Australia recommends booster shots for severely immunocompromised

Australia recommends booster shots for severely immunocompromised

This article was published on
October 8, 2021

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Australian Technical Advisory Group on Immunisation (ATAGI) has recommended a booster shot be given to people who are severely immunocompromised. ATAGI says an mRNA vaccine (Pfizer or Moderna) is preferred over the AstraZeneca vaccine for this 3rd dose. They recommend the 3rd dose be given 2 to 6 months after the 2nd dose of vaccine. People who have had a second dose more than 6 months ago should receive a 3rd dose whenever feasible.

Australian Technical Advisory Group on Immunisation (ATAGI) has recommended a booster shot be given to people who are severely immunocompromised. ATAGI says an mRNA vaccine (Pfizer or Moderna) is preferred over the AstraZeneca vaccine for this 3rd dose. They recommend the 3rd dose be given 2 to 6 months after the 2nd dose of vaccine. People who have had a second dose more than 6 months ago should receive a 3rd dose whenever feasible.


What our experts say

Context and background


Media briefing

Media Release

Expert Comments: 

Professor Helen Marshall

People with immunocompromising conditions have been shown to have a reduced response to COVID-19 vaccines and therefore are likely to be less well protected as borders open up over the next few months. An additional COVID-19 vaccine dose will offer better protection against severe disease in these groups. This ATAGI advice is timely as the risk of contracting a COVID-19 infection will increase as public health measures are relaxed and international travel resumes.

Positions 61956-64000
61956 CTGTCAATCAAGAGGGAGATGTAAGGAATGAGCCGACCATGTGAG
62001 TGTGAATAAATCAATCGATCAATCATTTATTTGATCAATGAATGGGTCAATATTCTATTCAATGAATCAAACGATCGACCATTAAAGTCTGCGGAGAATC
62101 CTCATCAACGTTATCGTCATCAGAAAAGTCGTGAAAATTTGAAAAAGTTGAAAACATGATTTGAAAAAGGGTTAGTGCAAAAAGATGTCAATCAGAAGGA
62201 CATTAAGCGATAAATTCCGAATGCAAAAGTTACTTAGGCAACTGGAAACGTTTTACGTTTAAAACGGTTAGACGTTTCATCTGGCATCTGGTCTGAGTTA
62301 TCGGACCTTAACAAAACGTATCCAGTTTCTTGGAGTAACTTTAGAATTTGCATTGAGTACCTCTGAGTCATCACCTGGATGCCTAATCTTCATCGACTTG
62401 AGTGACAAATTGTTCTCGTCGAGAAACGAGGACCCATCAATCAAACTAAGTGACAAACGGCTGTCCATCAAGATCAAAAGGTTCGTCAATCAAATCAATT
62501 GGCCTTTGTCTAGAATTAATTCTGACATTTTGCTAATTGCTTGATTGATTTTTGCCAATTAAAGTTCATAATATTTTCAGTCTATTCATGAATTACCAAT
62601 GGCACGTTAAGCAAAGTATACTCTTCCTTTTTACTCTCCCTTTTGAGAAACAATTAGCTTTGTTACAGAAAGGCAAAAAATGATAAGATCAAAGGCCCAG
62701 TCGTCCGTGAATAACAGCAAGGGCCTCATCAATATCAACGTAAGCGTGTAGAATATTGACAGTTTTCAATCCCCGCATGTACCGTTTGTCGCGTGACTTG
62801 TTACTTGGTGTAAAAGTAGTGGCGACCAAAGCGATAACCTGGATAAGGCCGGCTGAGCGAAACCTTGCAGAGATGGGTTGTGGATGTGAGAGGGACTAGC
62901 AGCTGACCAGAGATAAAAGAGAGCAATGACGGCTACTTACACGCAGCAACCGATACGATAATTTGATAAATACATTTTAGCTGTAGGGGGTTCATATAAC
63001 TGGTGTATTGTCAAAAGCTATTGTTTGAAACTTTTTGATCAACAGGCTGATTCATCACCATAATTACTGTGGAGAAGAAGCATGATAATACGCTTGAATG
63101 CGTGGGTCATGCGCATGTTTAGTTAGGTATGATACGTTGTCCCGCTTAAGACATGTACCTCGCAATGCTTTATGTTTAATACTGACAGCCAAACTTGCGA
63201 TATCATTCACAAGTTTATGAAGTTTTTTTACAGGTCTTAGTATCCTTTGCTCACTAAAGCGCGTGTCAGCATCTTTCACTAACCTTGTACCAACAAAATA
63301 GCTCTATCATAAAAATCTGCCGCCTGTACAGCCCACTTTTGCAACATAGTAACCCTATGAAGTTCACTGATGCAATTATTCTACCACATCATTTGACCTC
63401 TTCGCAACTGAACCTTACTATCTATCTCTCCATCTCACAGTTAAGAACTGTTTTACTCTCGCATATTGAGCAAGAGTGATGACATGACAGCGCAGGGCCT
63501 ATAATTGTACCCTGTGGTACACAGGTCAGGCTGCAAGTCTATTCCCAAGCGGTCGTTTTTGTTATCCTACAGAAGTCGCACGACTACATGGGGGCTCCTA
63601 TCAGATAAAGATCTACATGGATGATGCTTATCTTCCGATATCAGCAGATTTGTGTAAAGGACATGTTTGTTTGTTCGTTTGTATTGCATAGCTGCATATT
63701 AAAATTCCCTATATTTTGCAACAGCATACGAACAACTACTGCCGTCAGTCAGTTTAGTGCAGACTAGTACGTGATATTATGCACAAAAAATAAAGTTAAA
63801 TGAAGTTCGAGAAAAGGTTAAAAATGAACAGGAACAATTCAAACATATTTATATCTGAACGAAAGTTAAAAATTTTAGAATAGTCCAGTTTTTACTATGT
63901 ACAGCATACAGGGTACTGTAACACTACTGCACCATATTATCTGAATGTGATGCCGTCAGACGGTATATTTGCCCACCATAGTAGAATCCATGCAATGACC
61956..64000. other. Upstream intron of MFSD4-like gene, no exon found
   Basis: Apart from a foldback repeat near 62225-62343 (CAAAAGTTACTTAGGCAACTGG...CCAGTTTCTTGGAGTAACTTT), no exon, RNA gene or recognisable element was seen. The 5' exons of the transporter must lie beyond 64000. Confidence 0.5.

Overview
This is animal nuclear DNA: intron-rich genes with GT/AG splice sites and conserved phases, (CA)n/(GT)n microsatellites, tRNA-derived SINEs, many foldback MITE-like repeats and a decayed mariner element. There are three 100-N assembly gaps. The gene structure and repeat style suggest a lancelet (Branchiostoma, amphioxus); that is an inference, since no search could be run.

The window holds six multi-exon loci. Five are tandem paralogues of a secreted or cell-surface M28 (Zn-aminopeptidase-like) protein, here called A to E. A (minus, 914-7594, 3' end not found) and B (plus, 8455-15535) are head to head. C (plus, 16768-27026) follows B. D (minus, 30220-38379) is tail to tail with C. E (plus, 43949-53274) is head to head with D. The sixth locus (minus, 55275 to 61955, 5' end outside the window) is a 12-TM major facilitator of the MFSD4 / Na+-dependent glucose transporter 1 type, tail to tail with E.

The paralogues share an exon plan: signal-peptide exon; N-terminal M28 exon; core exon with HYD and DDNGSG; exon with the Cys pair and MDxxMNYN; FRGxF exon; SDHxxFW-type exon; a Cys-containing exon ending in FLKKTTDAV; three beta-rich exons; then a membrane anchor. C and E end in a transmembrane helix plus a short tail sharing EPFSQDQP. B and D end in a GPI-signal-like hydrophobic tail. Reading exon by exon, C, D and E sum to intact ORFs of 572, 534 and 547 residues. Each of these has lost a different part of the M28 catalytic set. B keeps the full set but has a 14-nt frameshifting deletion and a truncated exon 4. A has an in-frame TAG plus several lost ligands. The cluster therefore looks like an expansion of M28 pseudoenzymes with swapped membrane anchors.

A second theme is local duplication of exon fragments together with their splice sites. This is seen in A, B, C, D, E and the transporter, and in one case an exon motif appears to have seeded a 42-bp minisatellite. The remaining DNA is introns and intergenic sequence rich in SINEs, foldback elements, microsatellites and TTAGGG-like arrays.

Professor Eva Segelov

This is welcome news as evidence shows patients with significant immunosuppression mount a poorer response to vaccines and the response is of a shorter duration. Age and other factors also affect this. Many countries have adopted the third (booster) dose for immunosuppressed people and it is important and timely that Australia has done this also.

Dr Roger Lord

Currently we do not know the minimal antibody response required to produce effective protection against COVID-19 (correlate of protection) or how this response is affected with subsequent mutations to the virus.

ATAGI has decided against antibody testing at this time as the level of antibody response that correlates with protection is unknown.

Individuals who are significantly immunocompromised are very likely to have generated little or no antibody response following vaccination against COVID-19.

The measurement of antibody titres in this group would therefore still be of value to determine if any antibodies were produced and provide some indication if booster vaccination likely offer any additional protection.